With brothers, sisters, nieces, nephews and all of their children, some family Christmas gift exchanges become unwieldy and need flexibility so they don't last for hours. Let your family know well ahead of time if you implement a new gift-giving tradition, and allow those who want to opt out of gift-exchange games to feel it's OK to remain in another room participating in a different activity.
One-Present Gift Exchanges
Instead of having each person present gifts to every other person, limit gift giving by drawing names ahead of time to decide to whom you will give a gift, and reveal yourself when you present the gift. Or use a Secret Santa approach and send out small gifts in the two weeks leading up to Christmas, such as a package of gum or sprig of mistletoe, before presenting a larger gift at the exchange. Alternatively, limit gifts to children only and have someone dressed as Santa hand them out at your gathering.
With passing games, the game itself is part of the fun. For about 20 people or fewer, pile wrapped gifts in the center of the group. Draw numbers and let the first person pick and unwrap a gift; the second participant chooses to open a new gift or "steal" the unwrapped gift, allowing the first person to choose again. For children, reimagine musical chairs and have the children pass gifts around a circle, keeping the gift in the kid's hands when the music stops.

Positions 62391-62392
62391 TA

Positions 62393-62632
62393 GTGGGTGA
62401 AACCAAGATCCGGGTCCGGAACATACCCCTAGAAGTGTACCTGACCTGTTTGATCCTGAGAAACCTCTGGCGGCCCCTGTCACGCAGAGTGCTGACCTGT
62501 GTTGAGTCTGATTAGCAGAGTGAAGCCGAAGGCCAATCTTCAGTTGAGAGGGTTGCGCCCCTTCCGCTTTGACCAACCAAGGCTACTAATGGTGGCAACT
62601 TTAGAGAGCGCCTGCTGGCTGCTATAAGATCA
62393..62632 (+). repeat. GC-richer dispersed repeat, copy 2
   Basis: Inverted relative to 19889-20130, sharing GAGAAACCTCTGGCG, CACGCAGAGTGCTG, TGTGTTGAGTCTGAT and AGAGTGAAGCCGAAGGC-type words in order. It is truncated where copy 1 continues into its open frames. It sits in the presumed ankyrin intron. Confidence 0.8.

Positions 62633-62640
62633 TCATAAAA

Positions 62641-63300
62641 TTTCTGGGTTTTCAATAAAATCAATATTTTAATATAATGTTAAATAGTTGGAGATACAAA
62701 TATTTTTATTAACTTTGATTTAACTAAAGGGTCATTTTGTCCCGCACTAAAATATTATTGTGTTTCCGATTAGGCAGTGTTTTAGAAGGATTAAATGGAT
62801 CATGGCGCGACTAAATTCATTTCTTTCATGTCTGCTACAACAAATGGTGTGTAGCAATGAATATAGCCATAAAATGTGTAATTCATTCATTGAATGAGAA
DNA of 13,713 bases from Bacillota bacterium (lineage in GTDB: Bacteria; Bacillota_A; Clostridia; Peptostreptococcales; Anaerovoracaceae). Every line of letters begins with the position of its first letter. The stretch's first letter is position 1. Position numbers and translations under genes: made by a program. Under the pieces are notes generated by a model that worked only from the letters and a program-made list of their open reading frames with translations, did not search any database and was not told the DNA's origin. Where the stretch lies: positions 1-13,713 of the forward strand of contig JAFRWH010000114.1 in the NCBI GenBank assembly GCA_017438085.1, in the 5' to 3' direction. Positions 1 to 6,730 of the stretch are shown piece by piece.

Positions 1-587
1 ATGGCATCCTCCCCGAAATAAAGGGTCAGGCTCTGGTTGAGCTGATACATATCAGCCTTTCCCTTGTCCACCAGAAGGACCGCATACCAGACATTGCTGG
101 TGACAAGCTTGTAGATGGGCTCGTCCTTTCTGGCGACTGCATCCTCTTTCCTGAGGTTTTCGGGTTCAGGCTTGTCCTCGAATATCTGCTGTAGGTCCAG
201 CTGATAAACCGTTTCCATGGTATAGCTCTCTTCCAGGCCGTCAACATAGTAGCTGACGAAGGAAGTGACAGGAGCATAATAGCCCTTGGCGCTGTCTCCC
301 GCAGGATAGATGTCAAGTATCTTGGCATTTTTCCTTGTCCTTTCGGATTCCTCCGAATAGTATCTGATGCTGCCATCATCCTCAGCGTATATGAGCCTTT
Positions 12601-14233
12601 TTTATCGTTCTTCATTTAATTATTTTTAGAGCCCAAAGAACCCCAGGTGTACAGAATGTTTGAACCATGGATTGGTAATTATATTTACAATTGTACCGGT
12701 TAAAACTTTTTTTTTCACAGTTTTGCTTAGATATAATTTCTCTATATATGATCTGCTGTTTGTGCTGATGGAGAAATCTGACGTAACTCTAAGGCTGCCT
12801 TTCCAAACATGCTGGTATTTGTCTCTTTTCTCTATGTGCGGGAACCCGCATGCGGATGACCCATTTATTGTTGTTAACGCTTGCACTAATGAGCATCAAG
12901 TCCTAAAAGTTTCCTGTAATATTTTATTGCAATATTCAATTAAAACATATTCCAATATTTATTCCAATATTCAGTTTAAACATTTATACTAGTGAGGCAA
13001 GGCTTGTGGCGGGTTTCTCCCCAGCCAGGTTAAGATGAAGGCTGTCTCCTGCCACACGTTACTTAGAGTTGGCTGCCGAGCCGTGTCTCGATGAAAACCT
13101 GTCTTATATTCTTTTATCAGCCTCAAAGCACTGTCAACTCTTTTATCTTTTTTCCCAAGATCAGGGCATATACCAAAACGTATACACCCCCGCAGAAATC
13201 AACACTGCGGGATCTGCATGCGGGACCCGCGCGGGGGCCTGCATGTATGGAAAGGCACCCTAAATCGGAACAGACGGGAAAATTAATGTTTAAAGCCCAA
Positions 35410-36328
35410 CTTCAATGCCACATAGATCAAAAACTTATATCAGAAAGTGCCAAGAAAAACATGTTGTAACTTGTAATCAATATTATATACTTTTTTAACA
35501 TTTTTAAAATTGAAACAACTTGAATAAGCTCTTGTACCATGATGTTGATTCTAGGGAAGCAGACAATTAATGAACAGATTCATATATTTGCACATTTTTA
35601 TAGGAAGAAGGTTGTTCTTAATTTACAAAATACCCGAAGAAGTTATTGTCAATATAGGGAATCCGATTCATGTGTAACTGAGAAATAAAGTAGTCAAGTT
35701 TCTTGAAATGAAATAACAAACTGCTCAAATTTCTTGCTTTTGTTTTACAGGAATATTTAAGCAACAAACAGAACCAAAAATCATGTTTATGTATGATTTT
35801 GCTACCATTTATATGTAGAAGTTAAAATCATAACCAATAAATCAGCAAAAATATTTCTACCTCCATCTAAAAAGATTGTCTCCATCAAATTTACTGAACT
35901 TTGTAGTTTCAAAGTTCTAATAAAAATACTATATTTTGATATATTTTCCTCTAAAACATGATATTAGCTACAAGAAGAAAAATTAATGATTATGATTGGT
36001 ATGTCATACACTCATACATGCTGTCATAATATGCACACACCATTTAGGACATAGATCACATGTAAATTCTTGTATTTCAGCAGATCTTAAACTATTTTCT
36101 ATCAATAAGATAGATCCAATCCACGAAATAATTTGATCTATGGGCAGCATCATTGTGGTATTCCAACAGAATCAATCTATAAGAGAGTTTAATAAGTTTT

Themed Gift Exchanges
When you decide on a certain type of gift ahead of time for everyone to give, you can control costs and ensure that gifts are equitable. To keep costs low, choose a white-elephant or used-gift exchange or set limits on how much each person should spend, such as $5 or $10; exchange the gifts via a passing game or have Santa read out names on the tags. Other themes include cooking, food or beverage gifts or cold-weather accessory gifts.
Gift Giving as Entertainment
Instead of focusing on the exchange aspect of gift giving, lead an activity with gifts being the items each guest makes. For example, play a holiday trivia game or charades and award simple prizes such as holiday bells or ornaments, or provide aprons and all the materials for a cookie-decorating activity. If your space permits, designate a photo-display site in front of the Christmas tree and provide fabric, cardboard and instructions for making picture frames.